The UN Environment Programme Finance Initiative (UNEP FI) published its G20 input paper, ‘Recommendations for credible Net-Zero commitments from financial institutions’, ahead of the G20 Rome Summit that took place 30-31 October 2021.The guidance seeks to help financial institutions achieve consistency in target setting and the implementation of their net-zero goals. The paper contrasts the relatively low greenhouse gas (GHG) emissions for which financial institutions are directly responsible with the large influence they possess over real-economy companies and the financing they can provide to enable the transition.

 The paper has 11 recommendations, which include:

  • Aligning with science-based targets with no/low overshoot 1.5°C scenarios as soon as possible: Financial institutions are advised to utilise a consensus of Intergovernmental Panel on Climate Change-reviewed 1.5°C no/low overshoot scenarios, and transparently identify the scenarios selected (as according to the IPCC, high overshoot scenarios delay action and/or rely on large-scale deployment of carbon dioxide removal).
  • Establishing near-term (ideally five-year) decarbonisation targets: Financial institutions are advised to transparently communicate in the near term – ideally five-year targets – and report publicly on these targets on an annual basis. The target should specify the financial entity’s whole business, starting with the proportion of the portfolio or loan book covered.
  • Establishing an appropriate emission scope: The paper suggests financial institutions should address their own Scope 1 and 2 emissions, however, they should strive to prioritise Scope 3, where an estimated 97% or more emissions reside for financial institutions.
  • Financing the transition which also includes unlocking emerging technologies that will play a future role in the transition: UNEP FI recommends financial institutions target the most urgently needed technology and research and development investments.

New finance model for nuclear power stations

The government has introduced the Nuclear Energy (Financing) Bill to parliament, which will use a new funding model - the Regulated Asset Base (RAB) - to fund future nuclear power stations in Britain. The government said the method is "tried and tested" and has previously financed infrastructure projects such as the Thames Tideway Tunnel and Heathrow Terminal 5. Under the current Contracts for Difference scheme developers have to finance the construction of new nuclear projects and only receive revenue when the station starts generating electricity. According to the government, this model has led to the cancellation of recent potential projects such as Hitachi’s project at Wylfa Newydd in Wales and Toshiba’s at Moorside in Cumbria.

In contrast, under the RAB model, consumers will contribute to costs during the construction phase. The government estimates that consumers will save more than £30 billion over the project's lifetime on each new large-scale nuclear power station compared with existing funding mechanisms.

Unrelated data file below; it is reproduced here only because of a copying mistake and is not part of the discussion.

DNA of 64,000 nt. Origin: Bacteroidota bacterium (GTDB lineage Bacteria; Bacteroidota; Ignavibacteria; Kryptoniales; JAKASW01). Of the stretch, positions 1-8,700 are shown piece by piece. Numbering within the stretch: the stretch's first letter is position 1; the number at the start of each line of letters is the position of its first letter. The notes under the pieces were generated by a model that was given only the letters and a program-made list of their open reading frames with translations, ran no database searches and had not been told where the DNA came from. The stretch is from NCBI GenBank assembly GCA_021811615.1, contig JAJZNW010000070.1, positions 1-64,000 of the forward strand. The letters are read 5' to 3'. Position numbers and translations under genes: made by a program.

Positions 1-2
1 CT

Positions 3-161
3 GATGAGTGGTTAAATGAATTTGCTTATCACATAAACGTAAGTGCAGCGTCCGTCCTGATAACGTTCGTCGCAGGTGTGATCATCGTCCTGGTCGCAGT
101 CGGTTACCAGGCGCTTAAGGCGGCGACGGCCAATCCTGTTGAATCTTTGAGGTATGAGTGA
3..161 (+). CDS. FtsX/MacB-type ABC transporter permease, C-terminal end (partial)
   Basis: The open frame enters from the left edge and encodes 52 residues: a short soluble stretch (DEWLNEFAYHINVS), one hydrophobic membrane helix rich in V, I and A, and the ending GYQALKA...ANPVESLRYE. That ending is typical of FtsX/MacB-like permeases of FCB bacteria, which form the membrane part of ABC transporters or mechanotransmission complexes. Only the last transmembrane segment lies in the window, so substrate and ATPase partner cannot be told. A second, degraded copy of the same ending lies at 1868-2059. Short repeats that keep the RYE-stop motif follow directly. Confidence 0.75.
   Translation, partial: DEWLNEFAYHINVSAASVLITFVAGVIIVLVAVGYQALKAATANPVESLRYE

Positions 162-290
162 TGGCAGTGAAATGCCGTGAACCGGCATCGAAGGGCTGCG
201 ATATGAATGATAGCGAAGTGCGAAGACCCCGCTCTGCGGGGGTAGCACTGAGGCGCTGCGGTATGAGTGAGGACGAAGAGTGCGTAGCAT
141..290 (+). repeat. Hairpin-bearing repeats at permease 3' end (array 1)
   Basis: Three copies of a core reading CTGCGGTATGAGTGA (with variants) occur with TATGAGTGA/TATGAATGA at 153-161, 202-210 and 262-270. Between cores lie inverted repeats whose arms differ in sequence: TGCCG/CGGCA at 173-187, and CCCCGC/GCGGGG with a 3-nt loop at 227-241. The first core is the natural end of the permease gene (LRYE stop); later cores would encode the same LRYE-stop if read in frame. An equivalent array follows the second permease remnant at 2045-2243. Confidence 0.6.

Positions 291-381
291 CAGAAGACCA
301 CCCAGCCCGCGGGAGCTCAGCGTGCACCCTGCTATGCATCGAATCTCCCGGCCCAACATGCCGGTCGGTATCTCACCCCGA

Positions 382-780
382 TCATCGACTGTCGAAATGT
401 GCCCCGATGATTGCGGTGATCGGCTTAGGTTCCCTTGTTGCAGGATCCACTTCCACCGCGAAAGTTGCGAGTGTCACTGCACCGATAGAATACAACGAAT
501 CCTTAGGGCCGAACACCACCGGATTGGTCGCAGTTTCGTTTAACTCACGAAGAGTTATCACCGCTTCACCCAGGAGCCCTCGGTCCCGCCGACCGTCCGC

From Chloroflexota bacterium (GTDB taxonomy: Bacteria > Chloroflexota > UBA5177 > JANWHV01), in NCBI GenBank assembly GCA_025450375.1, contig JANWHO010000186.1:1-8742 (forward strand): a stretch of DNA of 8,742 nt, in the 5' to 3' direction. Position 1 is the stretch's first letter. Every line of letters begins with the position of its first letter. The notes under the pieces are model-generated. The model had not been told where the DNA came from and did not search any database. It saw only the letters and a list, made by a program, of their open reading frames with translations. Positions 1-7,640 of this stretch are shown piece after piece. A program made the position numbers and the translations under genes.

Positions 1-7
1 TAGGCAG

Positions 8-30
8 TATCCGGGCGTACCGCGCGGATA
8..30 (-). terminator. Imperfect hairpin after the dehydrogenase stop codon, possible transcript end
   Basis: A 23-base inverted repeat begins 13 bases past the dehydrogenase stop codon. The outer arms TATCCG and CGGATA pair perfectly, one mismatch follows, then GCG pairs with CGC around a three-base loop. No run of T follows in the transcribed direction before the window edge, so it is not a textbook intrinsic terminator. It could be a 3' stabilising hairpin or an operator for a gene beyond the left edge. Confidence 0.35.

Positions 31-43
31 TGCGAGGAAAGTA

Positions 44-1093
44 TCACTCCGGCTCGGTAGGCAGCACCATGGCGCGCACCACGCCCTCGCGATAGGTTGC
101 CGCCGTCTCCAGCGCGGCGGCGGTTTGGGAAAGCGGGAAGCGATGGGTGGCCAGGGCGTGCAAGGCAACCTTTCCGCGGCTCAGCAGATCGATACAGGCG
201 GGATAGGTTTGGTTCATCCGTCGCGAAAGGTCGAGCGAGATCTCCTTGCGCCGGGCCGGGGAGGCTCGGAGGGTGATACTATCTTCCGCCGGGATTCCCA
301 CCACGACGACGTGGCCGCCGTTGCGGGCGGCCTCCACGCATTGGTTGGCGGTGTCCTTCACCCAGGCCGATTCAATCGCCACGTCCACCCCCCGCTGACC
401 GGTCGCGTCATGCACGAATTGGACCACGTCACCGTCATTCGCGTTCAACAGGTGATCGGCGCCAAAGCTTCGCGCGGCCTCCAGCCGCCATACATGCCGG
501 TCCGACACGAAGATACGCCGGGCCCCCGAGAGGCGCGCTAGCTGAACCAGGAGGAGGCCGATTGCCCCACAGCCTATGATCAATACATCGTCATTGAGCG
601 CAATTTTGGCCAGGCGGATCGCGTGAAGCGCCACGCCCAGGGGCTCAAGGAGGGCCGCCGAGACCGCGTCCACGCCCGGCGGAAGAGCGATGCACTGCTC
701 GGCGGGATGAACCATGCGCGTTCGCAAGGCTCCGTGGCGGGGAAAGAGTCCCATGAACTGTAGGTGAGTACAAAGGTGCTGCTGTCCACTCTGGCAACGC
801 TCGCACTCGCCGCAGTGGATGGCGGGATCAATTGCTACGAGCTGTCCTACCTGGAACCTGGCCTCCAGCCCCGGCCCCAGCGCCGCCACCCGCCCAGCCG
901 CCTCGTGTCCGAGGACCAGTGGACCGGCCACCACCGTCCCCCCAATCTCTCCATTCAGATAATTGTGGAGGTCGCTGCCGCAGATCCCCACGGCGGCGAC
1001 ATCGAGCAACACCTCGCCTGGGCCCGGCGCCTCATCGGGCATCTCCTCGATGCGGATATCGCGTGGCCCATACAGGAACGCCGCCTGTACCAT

Currently, around 16% of the UK's electricity generation is attributable to nuclear power. According to the government, "the RAB model will play an important role in attracting private investors to back new large-scale nuclear power stations, working alongside renewables on an increasingly low-carbon electricity grid".

Business and Energy Secretary Kwasi Kwarteng, said: "In light of rising global gas prices, we need to ensure Britain’s electricity grid of the future is bolstered by reliable and affordable nuclear power that’s generated in this country."

"Our new model is a win-win for nuclear in our country. Not only will we be able to encourage a greater diversity of private investment, but this will ultimately lower the cost of financing new nuclear power and reduce the costs to consumers and businesses."

All-female renewable energy investment trust plans £150m float

Atrato Onsite Energy, an investment trust targeting renewable energy assets, is planning to raise £150m when it floats on the London Stock Exchange next month. It is thought to be the first time that a company with an all-female board has listed in London.

The trust will invest primarily in solar photovoltaic systems installed on the rooftops of large commercial buildings such as warehouses and factories. The power generated by the solar panels will be sold to the buildings' occupants via long-term, indexed power purchase agreements.

The trust hopes to receive the London Stock Exchange's Green Economy Mark, which recognises London-listed companies and funds that derive over 50% of their revenues from green sources.

Juliet Davenport, who leads the board, said: "The UK's binding net zero emissions target in 2050 and the resulting future demand for green energy means that additional generation from low carbon sources such as rooftop solar is growing. The company will play a leading role in providing new green power capacity, delivering businesses a dedicated clean energy supply at a low fixed cost."


* This article is current as of the date of its publication and does not necessarily reflect the present state of the law or relevant regulation.